When can you claim workers compensation in Victoria?
You can claim workers compensation in Victoria when you suffer an injury, illness or condition that is connected to employment.
This page will explore things further.
Table of Contents
Workers compensation claim criteria
In order to successfully have a workers compensation (WorkCover) claim accepted in Victoria, generally speaking you will need to satisfy the following criteria (below):
You need to have an injury, whether it be a physical or mental injury.
The injury must be related to your employment.
What qualifies as a work related injury is wide ranging in Victoria.
An injury could, for example, be one that occurs in a single incident.
It could also be one that happens gradually over time, say over a number of years.
There has to be a connection to Victoria
Your employment must be connected to Victoria in some way.
Most people that are injured working in Victoria will satisfy this.
You can also satisfy the criteria if your employerss main place of business is located in Victoria.
Finally, you will need to be a ‘worker’
You need to be considered a worker under the act.
Again most people that are injured while working will satisfy this.
What does it mean to ‘claim workers compensation’?
By this I mean lodge and have accepted an initial workers compensation claim (WorkCover), which will entitle you to claim medical and like expenses and potentially weekly payments.
In order to claim anything more than this, that is, lump sum compensation, different criteria apply.
The remainder of this page will discuss circumstances in which you can claim workers compensation (where many people believe they are not entitled to do so).
If you want to know how to claim WorkCover but not sure how to do so, our WorkCover claim lodgement pack may help.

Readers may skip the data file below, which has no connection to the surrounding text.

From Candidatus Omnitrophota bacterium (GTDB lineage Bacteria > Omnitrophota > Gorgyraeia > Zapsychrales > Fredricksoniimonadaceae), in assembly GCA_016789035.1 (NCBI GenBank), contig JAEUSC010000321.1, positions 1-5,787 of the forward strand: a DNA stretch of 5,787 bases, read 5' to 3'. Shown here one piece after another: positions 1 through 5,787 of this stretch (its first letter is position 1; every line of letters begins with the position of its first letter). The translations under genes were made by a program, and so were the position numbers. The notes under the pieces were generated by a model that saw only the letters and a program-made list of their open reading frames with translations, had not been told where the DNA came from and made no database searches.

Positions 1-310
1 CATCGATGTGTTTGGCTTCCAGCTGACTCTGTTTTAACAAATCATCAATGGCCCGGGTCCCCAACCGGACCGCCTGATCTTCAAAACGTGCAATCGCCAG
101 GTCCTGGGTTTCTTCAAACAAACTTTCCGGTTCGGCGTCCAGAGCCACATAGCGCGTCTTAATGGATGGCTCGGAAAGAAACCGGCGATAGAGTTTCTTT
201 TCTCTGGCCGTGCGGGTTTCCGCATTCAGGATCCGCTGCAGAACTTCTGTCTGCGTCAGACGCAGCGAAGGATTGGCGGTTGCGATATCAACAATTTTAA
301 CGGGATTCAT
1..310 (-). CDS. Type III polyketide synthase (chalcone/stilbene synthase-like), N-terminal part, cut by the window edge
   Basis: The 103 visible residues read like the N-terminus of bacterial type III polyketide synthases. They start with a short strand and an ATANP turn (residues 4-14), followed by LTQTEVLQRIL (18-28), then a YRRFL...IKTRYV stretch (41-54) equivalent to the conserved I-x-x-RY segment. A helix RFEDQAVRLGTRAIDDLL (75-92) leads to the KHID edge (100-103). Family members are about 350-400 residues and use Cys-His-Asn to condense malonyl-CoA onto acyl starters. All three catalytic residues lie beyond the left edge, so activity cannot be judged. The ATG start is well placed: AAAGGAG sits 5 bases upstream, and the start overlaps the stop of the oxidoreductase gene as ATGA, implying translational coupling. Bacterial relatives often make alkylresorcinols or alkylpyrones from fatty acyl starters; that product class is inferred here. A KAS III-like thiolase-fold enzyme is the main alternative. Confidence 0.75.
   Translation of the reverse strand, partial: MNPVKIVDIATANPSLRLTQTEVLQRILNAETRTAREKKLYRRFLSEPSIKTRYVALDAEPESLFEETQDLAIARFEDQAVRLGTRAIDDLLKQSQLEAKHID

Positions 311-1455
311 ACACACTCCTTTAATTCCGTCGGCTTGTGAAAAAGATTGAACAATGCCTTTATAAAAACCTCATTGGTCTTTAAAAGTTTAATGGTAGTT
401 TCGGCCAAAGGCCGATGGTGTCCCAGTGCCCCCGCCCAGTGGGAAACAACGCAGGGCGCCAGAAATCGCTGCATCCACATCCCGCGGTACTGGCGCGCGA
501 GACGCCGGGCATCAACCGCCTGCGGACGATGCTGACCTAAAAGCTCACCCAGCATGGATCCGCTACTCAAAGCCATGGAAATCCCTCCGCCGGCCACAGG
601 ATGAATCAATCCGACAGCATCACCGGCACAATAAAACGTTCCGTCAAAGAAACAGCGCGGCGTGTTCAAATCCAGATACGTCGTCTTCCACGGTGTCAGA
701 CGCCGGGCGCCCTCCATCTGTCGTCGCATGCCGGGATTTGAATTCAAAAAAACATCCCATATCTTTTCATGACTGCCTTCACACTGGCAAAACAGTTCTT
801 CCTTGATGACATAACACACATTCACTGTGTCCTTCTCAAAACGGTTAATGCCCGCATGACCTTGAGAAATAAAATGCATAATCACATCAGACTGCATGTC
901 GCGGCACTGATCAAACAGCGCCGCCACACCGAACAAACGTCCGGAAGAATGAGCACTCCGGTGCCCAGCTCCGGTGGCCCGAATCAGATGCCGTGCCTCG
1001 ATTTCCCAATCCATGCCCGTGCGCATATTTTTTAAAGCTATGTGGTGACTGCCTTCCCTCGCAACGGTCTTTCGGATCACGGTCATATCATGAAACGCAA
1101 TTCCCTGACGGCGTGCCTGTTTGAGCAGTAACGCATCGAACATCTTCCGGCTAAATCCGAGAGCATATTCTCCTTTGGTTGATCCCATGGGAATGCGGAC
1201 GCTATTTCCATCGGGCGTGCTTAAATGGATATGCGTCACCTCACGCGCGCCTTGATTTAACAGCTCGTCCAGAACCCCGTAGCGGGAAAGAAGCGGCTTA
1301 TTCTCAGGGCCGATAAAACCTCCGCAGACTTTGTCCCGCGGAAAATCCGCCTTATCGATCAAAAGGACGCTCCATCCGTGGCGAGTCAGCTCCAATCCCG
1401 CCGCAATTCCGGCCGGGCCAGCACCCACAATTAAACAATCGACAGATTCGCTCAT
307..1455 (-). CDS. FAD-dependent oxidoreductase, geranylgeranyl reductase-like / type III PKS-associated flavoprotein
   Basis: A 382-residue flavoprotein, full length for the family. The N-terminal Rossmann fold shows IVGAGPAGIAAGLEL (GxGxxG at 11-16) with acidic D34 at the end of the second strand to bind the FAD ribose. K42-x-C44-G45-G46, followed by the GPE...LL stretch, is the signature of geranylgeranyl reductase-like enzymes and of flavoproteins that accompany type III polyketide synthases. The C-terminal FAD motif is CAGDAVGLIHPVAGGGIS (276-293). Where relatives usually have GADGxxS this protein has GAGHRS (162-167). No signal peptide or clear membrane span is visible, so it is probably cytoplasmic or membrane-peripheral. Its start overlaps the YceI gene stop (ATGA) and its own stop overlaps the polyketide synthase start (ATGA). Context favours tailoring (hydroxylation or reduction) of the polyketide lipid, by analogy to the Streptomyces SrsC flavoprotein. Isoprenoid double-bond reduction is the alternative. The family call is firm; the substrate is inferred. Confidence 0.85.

If the injury happened a long time ago
Many people believe that if a significant amount of time has passed since they suffered an injury, perhaps months or years, that they are not able to pursue a claim.
This is not true.
There is no specific time frame in which you need to lodge a workers compensation claim in Victoria.
You could for example lodge a claim the day after you suffered injury or you could lodge a claim two years after you suffered injury.
There are many claims that are lodged months or years after an injury occurs and accepted.
What you should do is report an injury to your employer within 30 days of it occurring or you become aware of it.
WorkCover law in Victoria says that if you don’t report an injury with in 30 days after becoming aware of it, you may not be entitled to compensation.
However, if you have a reason that you didn’t report the injury within 30 days, then this requirement can be waived.
You should read this page which goes into detail about how long you have to lodge a claim.
Where nobody was at fault for the injury
Victoria has both a no fault and fault based workers compensation scheme.
This means that part of your entitlement is fault based (a common law claim).
That is, that you need to show that someone was a fault for the injury in order to claim.
Other entitlements are no fault based (medical and like expenses, weekly payments, impairment claim).
This means that you do not need to show that someone was at fault in order to claim.
So out of the four entitlements in Victoria under the WorkCover scheme, you only need to prove fault in order to claim for one of them.
And importantly, to lodge an initial claim and have it accepted, you do not need to show that someone else was at fault for the injury.
It is enough to simply show that you suffered an injury at work.
It is not relevant for the purposes of having an initial claim accepted whether someone else was at fault for the injury.
An injury does not need to be serious to claim
The term ‘serious injury’ is one you may hear if you have a workers compensation claim on foot in Victoria.
However, the term is only relevant in relation to a specific part of the WorkCover scheme.
When you are claiming common law damages, in addition to showing that someone was negligent and that their negligence contributed to your injury, you need to show that you have a serious injury.